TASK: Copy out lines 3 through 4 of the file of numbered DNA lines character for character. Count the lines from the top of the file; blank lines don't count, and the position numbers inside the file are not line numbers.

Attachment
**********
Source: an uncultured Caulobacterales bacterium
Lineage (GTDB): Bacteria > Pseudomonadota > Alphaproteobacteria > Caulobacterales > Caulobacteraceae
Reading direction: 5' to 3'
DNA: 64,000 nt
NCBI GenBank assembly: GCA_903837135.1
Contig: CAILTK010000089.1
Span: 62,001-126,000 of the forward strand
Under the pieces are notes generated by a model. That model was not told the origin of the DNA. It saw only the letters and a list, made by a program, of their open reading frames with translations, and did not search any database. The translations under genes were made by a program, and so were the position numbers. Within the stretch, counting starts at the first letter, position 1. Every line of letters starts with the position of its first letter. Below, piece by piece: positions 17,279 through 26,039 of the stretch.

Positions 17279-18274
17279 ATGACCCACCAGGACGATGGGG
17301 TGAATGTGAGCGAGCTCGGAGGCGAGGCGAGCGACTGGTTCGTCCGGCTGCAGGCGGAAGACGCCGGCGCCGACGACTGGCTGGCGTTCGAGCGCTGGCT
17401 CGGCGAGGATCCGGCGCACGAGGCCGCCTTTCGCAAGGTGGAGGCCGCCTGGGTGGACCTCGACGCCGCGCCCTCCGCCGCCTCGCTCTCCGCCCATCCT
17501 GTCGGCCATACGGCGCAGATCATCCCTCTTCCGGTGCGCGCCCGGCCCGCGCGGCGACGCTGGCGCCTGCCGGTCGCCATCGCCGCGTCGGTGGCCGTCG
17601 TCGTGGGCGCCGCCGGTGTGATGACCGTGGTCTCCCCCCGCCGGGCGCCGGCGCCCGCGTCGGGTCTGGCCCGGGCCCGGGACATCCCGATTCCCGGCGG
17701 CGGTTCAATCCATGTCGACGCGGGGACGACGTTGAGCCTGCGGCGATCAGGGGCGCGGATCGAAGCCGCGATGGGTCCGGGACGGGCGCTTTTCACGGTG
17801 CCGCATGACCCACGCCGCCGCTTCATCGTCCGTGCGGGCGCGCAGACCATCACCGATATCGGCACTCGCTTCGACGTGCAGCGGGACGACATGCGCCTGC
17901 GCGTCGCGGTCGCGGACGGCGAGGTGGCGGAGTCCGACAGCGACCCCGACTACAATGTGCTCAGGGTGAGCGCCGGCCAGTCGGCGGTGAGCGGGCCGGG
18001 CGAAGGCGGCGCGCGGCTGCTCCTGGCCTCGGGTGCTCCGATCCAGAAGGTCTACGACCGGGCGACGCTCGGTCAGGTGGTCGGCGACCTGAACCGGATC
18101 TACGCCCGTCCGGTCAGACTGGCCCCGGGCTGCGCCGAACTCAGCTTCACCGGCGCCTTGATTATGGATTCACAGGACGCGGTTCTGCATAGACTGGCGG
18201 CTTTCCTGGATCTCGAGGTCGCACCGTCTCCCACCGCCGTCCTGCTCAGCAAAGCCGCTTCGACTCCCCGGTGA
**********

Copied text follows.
Reading direction: 5' to 3'
DNA: 64,000 nt